10x Performance Increase

Locality Optimization™ Technology

10x Server Performance

Locality of Reference

Optimizing for Locality of Reference is all about reducing I/O wait states. This optimizaiton occurs at two levels.

System level   Optimizing the distributed system so that within each running process, the process needs to only access data that it has stored locally. By avoiding network requests in the middle of computation loops, the overall speed of the distributed system can by improved by multiple decimal orders of magnitude.

Process level   Optimizing sequential data access so that pipeline processing/caching is utilized to efficiently move data from persistant storage to RAM, to layer-2 cache, to CPU registers.

10x Development Speedup

Locality of Logic

Locality of Logic has existed as a concept for quite some time. It is usually implemented in the form of object encapsulation (object oriented programming).

The basic idea   Is that a programmer only has to understand the inner workings of an object in the code that implements the object. When other programmers use the object as a building block in a larger application, they only have to understand how the objects works “from the outside” and do not need to understand the details of how the object is implemented internally.

Does not translate   While this is beneficial at the object level, object encapsulation does not translate equally well to the system level.

Reduce the number of DB schemes   In a System Oriented Programming™ deployment, both through the software run-time environment "plumbing" as well as design and implementation methodologies that are encouraged/enforced by the programming framework, the design of enterprise class applications is done with a vastly reduced number of database schemes. In System Oriented Programming, the number of encapsulations in an enterprise class application fall from 100's to typically fewer than 10 .

App logic is embedded in DB schemes   System Oriented Programming dictates that application building block functionality/logic is implemented locally in a few schemes in what would be referred to as "stored procedures" in the relational database world. These stored procedures have Locality of Logic; the application logic is co-located with the storage scheme definition and typically requires knowledge of only that scheme or just one or two additional schemes.

Analog to Locality of Reference   In much the same way that Locality of Reference improves computation performance by not requiring access to remote data during a calculation – Locality of Logic requires only local knowledge of a database scheme instead of knowledge of an intractable number of potential interactions between relational data tables.

Multi-model   Optimizing for Locality of Logic, means that database layer code presents multiple data models and compute models to the application developer. This enables the application developer to use the data model that most “naturally” fits the part of the application the developer is working on.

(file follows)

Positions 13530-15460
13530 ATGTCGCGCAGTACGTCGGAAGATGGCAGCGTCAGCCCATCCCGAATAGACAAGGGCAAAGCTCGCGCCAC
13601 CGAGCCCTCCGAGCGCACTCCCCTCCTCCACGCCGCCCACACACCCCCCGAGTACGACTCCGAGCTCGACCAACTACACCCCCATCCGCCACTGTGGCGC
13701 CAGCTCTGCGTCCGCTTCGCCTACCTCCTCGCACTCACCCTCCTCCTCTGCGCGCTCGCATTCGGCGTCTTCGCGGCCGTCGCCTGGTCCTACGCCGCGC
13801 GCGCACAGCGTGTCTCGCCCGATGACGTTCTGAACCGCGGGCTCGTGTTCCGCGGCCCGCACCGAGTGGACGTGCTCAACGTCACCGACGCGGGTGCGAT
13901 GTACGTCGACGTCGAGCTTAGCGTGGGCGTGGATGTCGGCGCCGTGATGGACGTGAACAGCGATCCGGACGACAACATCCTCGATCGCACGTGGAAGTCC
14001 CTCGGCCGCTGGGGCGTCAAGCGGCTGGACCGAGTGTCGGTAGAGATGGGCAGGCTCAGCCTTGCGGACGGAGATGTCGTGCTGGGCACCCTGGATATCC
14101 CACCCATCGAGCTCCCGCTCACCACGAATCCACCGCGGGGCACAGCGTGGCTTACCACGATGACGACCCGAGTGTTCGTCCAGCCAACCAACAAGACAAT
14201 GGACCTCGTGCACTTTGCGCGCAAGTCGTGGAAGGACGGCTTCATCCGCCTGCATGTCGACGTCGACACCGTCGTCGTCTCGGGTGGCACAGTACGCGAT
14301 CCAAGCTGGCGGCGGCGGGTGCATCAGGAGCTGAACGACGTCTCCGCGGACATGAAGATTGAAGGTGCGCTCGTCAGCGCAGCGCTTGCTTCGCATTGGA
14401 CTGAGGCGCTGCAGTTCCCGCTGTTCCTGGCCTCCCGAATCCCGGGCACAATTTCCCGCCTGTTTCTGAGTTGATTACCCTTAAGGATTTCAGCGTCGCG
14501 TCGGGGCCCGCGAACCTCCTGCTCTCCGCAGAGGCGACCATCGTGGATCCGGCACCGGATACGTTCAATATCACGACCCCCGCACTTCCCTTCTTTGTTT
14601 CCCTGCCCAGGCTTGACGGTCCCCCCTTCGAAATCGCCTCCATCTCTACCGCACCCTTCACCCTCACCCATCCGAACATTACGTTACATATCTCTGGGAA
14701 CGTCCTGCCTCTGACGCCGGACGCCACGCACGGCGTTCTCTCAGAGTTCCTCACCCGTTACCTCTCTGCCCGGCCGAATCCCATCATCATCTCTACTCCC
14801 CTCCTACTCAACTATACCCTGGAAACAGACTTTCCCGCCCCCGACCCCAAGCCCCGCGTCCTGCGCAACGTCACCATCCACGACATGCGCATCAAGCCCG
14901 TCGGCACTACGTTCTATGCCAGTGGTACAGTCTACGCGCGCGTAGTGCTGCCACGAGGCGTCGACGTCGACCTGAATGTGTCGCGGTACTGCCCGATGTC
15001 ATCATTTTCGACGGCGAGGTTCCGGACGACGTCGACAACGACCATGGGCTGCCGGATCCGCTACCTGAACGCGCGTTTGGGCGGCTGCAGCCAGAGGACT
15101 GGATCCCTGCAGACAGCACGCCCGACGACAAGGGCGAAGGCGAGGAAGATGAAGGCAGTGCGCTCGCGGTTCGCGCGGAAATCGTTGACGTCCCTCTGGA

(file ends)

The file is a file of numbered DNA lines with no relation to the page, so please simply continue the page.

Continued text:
Eliminating source of complexity   A major cause of complexity in traditional enterprise applications, is the convoluted code that forces application data into a (relational) data storage model that may not be the most natural, intuitive, or concise way to represent the data. By making it easy for multiple data models and compute models to co-exist, the application code becomes more intuitive, expressive, and smaller. Building blocks of application logic can be embedded in the database scheme itself instead of having to sit above layers of code that massage the data into a form that is consumable at the application layer.

Development speed   The reduction in complexity that results from optimizing for Locality of Logic makes application layer code significantly easier/faster to write. Empirical results show about a 10x reduction in time to develop complex applications.

Architecture Innovation

System Oriented Programming™

Next evolutionary step in enterprise-scale system design and deployment. Distributed microApps™ beyond the cloud.

Fundamental building block   Is a "system" which has:

  • GUI widgets,
  • distributed processing middleware (essentially a MapReduce variant),
  • a web server,
  • a shard & partition manager,
  • a paged memory manager & stream processor, and
  • a multi-model database engine.


Each "system" instance   Is a small vertical software stack running in a loosely coupled process that is an independent processing entity (a "system") in a distributed processing environment. The software framework gives programmers explicit and granular control over sharding and partitioning of the distributed data. The software framework also constructs software data processing/caching pipelines to efficiently move data to the CPU core during run-time processing.

The performance   of System Oriented Programming applications is due to Locality Optimization™ technology:

  • At data prep time (essentially "system compile time"), for Locality of Reference at run-time when the distributed processing system is doing real work, and,